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Running and Side Stitches

July 5, 2009

Have you ever felt a stabbing, intense pain on your lower rib cage, mostly on the right side whenever you’re running or engaged in vigorous exercise or activity? If yes, then you’re a victim of side stitches. Side stitches is also known as Exercise-related Transient Abdominal Pain (ETAP) (or as most runners would call it, Runner’s Cramps). As the name implies, it is a temporary pain and will subside in time. However, this is one of the most annoying feeling you get whenever you’re in the middle of the run and is the most frequent cause of halting in the middle of races.

What is a side stitch anyway and how can you prevent it? I came across a great article describing this topic in detail. My personal experience tells me that deep breathing exercises while experiencing side stitches can help ease the pain. However, I still have to slow down my pace and this is something that I really wish to avoid.

I hope this article helps. See you at the races.

Trivia: Did you know that side stitches occur more frequently in swimmers than runners? šŸ™‚

Diaphragm Role in Breathing

Diaphragm Role in Breathing

What is a Side Stitch?
A side stitch, also known as exercise related transient abdominal pain (ETAP), is one of the most annoying and painful conditions suffered by participants of sport and exercise. Although not considered a true sports injury, it has been estimated that 70% of regular runners suffered from a side stitch in the last 12 months.

A side stitch causes an intense, stabbing pain under the lower edge of the ribcage and although it can occur on both sides of the abdomen, research has found that it occurs more frequently on the right side.

The pain is usually brought on by vigorous exercise and activity. Side stitches occur more frequently in sports that require a lot of up and down movement, like running, jumping and horse riding. They also occur more frequently in novice or amateur athletes.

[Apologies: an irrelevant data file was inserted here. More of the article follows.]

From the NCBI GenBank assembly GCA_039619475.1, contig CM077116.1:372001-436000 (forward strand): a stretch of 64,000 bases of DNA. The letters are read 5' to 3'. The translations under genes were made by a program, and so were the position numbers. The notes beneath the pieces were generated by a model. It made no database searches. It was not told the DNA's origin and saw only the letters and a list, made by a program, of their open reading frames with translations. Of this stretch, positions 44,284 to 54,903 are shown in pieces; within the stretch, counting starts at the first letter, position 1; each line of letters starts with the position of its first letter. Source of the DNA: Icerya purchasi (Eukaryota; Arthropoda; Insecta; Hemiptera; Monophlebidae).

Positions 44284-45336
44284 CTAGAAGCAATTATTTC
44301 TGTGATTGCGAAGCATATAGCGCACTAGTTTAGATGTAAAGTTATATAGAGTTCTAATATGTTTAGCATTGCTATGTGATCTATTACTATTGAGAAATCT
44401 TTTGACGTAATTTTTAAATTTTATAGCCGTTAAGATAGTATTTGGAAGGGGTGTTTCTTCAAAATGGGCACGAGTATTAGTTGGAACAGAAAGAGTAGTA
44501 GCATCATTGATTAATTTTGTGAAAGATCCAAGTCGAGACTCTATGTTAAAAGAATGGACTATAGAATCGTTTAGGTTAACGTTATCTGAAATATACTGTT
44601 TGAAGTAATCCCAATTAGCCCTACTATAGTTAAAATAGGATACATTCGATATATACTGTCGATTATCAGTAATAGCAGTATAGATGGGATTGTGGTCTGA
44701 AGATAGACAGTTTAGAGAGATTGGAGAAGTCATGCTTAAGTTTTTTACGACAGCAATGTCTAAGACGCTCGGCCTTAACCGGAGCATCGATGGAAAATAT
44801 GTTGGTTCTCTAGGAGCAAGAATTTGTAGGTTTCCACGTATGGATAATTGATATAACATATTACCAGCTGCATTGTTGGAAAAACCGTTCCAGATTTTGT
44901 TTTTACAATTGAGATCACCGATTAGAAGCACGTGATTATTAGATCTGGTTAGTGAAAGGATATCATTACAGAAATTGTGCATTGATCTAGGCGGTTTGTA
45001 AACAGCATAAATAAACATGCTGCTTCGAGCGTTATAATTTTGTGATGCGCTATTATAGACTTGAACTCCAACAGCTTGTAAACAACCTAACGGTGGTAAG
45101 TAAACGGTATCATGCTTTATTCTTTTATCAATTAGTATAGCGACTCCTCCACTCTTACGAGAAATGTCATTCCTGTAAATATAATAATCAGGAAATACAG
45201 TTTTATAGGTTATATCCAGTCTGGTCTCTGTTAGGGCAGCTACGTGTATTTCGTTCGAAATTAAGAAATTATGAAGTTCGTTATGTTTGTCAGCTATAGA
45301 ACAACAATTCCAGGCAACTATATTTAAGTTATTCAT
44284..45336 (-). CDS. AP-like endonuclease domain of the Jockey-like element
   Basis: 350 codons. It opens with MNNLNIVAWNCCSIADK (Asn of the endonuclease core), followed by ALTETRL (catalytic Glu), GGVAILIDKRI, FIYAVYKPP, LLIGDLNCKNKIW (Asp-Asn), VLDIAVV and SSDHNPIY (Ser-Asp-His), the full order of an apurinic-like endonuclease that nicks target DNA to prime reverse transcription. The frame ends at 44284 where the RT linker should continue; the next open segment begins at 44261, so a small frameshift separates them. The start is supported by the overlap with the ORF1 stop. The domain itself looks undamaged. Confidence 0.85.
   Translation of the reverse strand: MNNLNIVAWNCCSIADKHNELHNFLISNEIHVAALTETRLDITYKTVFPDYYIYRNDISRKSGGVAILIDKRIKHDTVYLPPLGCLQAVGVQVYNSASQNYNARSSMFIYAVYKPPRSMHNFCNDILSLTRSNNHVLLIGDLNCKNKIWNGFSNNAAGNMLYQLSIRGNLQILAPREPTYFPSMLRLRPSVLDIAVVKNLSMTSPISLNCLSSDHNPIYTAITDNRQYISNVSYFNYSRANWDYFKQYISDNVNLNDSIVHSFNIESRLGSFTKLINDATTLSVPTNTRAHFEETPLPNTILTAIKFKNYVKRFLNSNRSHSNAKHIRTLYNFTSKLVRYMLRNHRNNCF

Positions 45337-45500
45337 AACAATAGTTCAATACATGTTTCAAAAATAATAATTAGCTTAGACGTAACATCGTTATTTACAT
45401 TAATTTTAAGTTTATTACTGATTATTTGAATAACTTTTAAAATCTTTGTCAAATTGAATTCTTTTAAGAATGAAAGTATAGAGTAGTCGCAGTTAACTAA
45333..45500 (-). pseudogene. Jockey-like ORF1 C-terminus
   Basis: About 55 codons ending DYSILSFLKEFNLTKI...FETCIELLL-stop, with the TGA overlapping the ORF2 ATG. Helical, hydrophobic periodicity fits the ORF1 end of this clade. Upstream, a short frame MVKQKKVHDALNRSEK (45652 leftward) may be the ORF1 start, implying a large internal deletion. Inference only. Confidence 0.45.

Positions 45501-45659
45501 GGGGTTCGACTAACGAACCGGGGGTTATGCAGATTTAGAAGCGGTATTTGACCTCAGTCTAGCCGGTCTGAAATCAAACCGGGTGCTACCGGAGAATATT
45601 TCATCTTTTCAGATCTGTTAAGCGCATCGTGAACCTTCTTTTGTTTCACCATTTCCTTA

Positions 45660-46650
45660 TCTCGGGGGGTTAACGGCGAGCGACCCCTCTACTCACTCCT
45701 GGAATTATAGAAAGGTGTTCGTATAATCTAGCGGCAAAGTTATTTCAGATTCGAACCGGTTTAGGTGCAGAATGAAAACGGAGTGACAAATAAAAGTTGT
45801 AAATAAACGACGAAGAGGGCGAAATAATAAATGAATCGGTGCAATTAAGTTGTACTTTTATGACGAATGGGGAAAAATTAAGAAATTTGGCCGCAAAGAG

What Causes a Side Stitch?
The pain is caused by a spasm of the diaphragm muscle. The diaphragm is a dome shaped muscle that separates the thoracic (lung) cavity from the abdominal cavity and moves up and down when you inhale and exhale. To understand why the diaphragm muscle spasms, we need to understand what is happening during exercise: Let’s use the sport of running as an example.

It is interesting to note that more than 70% of humans exhale when their left foot strikes the ground, while less than 30% exhale when their right foot hits the ground.

When you inhale, your lungs fill with air and force your diaphragm downward. Conversely, when you exhale your lungs contract and your diaphragm rises. This pattern of rising and falling occurs quite rapidly when you’re running and as most side stitches occur on the right hand side, consider what happens to your diaphragm when your right foot strikes the ground.

As your right foot strikes the ground, gravity forces your internal organs downward. Some of these organs are attached to the diaphragm, which in turn pulls the diaphragm downward. Now if you’re also exhaling at the same time as your right foot hits the ground, your diaphragm is being pulled upward as your lungs contract. This creates a stretching of the diaphragm muscle and the ligaments that are attached to your internal organs, which inturn causes the pain.

Treating a Side Stitch
Like any other muscle spasm, when a side stitch occurs it is important to stop the activity that brought the stitch on in the first place, or at the very least reduce the intensity of the activity.

Another effective treatment for a side stitch is to alter your breathing pattern. First concentrate on taking full, deep breathes and avoid shallow breathing. Then, if you are one of those people who exhale when your right foot hits the ground, try instead to exhale when your left foot hits the ground.

Preventing a Side Stitch
There are a number of measures that help to prevent side stitch, the main ones being:

  • Improve your cardiovascular fitness;
  • Concentrate on breathing deeply during exercise;
  • Warm up properly before exercising;
  • Gradually increase exercise intensity;
  • Strengthen your core muscles (lower back, abdominal and oblique muscles);
  • Stretch more, especially your lower back and abdominal muscles;
  • Avoid eating before exercising; and
  • Drink more fluids.

Article by Brad Walker. Brad is a leading stretching and
sports injury consultant with nearly 20 years experience
in the health and fitness industry. For more articles on
stretching, flexibility and sports injury, please visit
The Stretching Institute.

Last full review/revision August 2006 by Joseph D. Brain, ScD


From → Running

One Comment
  1. Thanks for this detailed discussion of side stitch. It slows me down sa races, and makes me cut a long run short. hehe. šŸ˜€

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